New Jersey Water Science Center
Summary of September 2010 Monthly Hydrologic Conditions
Compiled in cooperation with the New Jersey Department of Environmental Protection
The New Jersey Department of Environmental Protection issued a statewide drought watch on September 8, 2010, “[as] a result of record high temperatures and water demands, combined with near-record low precipitation”.
For the month of September, precipitation was below normal at the Trenton and Newark index stations, but above normal at the Atlantic City index station. Newark reported 3.58 inches, which is 89.3 percent of normal. Atlantic City reported 3.46 inches, which is 110 percent of normal. Trenton reported 3.05 inches, which is 89.2 percent of normal. Total precipitation over the past 12 months was: 47.69 inches at Newark, which is 1.44 inches above normal; 53.07 inches at Atlantic City, which is 12.48 inches above normal; and 41.28 inches at Trenton, which is -0.11 inches below normal.
Combined storage in the thirteen major water supply reservoirs as of September 30 was 44.883 billion gallons (55.5 percent of capacity), which is less than the average September contents for the reference period 1961-1990. The storage was 8.106 billion gallons less than one month ago and 25.001 billion gallons less than one year ago. The thirteen major water supply reservoirs are as follows: Lake Tappan, Woodcliff Lake, Oradell Reservoir, DeForest Lake, Splitrock Reservoir, Boonton Reservoir, Canistear Reservoir, Oak Ridge Reservoir, Clinton Reservoir, Charlottesburg Reservoir, Echo Lake, Wanaque Reservoir and Spruce Run Reservoir.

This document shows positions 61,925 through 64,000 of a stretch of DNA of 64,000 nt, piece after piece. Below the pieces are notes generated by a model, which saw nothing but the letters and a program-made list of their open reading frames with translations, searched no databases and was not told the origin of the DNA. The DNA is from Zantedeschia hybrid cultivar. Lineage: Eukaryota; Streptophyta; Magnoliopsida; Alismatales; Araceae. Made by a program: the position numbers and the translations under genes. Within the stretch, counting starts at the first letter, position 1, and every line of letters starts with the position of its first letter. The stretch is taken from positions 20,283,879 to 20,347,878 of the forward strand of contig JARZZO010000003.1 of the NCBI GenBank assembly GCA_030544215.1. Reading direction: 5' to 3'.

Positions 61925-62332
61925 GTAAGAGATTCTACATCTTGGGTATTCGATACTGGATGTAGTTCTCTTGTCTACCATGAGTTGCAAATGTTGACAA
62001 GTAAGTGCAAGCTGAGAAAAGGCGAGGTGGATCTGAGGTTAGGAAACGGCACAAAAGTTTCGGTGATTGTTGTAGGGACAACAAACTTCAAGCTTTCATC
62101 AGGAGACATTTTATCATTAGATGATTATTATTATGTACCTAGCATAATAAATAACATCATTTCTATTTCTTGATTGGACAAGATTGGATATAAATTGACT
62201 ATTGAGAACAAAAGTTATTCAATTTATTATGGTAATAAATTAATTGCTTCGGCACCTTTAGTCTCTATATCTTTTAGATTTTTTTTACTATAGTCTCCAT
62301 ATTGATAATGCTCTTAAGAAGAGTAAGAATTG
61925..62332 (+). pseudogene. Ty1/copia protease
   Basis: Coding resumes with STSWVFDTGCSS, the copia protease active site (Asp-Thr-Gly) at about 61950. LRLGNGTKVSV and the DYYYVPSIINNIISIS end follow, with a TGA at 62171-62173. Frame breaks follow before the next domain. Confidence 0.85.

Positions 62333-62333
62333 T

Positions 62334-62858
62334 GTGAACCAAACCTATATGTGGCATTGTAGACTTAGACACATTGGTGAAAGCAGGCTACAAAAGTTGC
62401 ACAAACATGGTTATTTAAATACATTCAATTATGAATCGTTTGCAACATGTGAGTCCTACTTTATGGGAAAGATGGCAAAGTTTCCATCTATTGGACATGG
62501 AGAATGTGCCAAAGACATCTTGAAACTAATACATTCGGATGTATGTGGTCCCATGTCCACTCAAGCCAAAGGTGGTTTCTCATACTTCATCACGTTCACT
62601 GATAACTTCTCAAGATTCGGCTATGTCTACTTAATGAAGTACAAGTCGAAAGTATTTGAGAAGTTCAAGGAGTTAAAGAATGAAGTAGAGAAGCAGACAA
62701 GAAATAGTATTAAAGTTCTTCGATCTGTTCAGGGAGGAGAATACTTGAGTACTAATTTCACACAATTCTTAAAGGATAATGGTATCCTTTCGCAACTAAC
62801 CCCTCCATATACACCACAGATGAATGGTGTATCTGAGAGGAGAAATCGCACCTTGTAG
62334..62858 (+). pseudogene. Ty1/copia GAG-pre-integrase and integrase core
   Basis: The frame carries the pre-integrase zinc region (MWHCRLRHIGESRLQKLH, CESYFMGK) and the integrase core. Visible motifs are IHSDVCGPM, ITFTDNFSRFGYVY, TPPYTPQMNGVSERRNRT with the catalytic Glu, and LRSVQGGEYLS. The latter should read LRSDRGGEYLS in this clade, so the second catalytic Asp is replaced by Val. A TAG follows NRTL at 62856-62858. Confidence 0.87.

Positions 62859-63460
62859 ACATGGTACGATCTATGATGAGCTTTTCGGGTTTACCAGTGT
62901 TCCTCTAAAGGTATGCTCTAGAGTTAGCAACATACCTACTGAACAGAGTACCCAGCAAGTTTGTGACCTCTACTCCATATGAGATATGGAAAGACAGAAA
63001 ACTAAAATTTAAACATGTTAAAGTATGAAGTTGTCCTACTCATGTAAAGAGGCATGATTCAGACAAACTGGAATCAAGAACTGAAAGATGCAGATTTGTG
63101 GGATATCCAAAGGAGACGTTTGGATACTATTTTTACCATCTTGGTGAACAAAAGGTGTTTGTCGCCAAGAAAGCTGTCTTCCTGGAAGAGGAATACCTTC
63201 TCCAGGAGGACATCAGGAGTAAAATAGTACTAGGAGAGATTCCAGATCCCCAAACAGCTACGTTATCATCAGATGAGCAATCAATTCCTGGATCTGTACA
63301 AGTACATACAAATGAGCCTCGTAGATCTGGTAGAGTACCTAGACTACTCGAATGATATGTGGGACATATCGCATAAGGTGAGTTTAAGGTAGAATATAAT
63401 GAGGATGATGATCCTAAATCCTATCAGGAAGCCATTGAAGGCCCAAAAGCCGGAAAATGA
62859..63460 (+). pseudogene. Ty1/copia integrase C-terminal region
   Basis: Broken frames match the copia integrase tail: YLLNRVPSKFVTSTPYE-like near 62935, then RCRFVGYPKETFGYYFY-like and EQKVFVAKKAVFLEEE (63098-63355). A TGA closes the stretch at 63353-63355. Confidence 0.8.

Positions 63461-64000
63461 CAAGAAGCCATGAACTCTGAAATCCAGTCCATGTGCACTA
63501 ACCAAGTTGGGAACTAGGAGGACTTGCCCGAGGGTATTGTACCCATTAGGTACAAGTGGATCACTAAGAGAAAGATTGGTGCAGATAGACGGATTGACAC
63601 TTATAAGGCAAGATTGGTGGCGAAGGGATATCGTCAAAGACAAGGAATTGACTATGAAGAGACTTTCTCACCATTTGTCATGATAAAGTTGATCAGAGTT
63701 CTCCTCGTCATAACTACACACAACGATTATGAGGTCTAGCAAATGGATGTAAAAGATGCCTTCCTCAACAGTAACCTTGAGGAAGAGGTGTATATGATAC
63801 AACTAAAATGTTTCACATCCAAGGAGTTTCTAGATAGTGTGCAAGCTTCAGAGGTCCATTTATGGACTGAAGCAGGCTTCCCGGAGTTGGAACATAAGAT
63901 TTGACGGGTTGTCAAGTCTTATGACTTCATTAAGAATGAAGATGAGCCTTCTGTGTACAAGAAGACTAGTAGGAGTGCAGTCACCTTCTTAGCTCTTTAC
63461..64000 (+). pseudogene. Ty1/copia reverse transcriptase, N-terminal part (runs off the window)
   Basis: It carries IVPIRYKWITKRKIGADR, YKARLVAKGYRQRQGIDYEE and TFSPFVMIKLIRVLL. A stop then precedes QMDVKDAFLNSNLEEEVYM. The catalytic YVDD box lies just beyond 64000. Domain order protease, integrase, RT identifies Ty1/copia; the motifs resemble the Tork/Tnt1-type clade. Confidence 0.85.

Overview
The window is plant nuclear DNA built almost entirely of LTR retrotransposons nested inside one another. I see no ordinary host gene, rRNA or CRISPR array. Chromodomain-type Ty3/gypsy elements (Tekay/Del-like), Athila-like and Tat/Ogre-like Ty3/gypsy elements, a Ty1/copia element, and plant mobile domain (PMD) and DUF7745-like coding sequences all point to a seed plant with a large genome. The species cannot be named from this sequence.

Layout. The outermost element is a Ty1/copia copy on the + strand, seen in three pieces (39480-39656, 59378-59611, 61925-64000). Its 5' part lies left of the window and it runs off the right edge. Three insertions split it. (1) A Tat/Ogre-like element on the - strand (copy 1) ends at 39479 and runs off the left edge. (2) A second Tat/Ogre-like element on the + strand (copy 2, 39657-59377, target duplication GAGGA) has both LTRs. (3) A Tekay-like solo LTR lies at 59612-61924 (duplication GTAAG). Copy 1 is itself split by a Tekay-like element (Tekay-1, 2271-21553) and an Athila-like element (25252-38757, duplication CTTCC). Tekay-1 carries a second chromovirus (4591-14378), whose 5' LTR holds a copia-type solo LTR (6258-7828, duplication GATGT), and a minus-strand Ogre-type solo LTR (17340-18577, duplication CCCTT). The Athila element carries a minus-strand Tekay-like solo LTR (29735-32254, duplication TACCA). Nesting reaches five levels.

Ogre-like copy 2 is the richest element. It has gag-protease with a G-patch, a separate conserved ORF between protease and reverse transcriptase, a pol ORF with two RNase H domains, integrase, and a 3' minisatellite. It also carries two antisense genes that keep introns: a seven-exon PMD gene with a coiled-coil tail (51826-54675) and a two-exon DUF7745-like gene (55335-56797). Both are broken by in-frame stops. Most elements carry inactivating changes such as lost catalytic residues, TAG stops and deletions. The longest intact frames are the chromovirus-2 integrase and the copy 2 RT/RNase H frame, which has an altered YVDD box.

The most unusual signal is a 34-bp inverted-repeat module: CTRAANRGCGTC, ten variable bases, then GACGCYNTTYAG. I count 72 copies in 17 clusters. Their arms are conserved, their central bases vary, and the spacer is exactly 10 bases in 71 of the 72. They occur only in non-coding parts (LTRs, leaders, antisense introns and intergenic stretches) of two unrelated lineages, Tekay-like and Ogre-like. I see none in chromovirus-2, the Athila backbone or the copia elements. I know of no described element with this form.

Streamflow was below the long-term monthly-mean for the reference period 1971-2000 at all three index stations. The monthly-mean discharge at South Branch Raritan River near High Bridge was 32.0 ft3/s, 38.8 percent of the long-term mean. The monthly-mean discharge of the Great Egg Harbor River at Folsom was 32.2 ft3/s, 57.3 percent of the long-term mean. The monthly mean discharge of the Delaware River at Trenton was 2,922 ft3/s, 45.5 percent of the long-term mean. The observed daily mean discharge of the Delaware River at Trenton on September 30 was 3,370 ft3/s.
Ground-water levels, as measured in water-table observation wells for the month of September, were below normal at the Readington School 11 and Morrell 1 index wells, and were above normal at the Vocational School 2 index well. Levels decreased from last month. Levels were lower than one year ago at the Readington School 11 and Morrell 1 index wells, and were higher than one year ago at the Vocational School 2 index well.
Water quality parameters collected from the Delaware River at Trenton were within recorded historical monthly extremes. Water temperature ranged from 19.0 to 28.1 degrees Celsius. Dissolved oxygen ranged from 6.8 to 11.0 milligrams per liter. Specific conductance ranged from 219 to 254 microsiemens per centimeter at 25°C.Note: The preceding data is preliminary and subject to revision.
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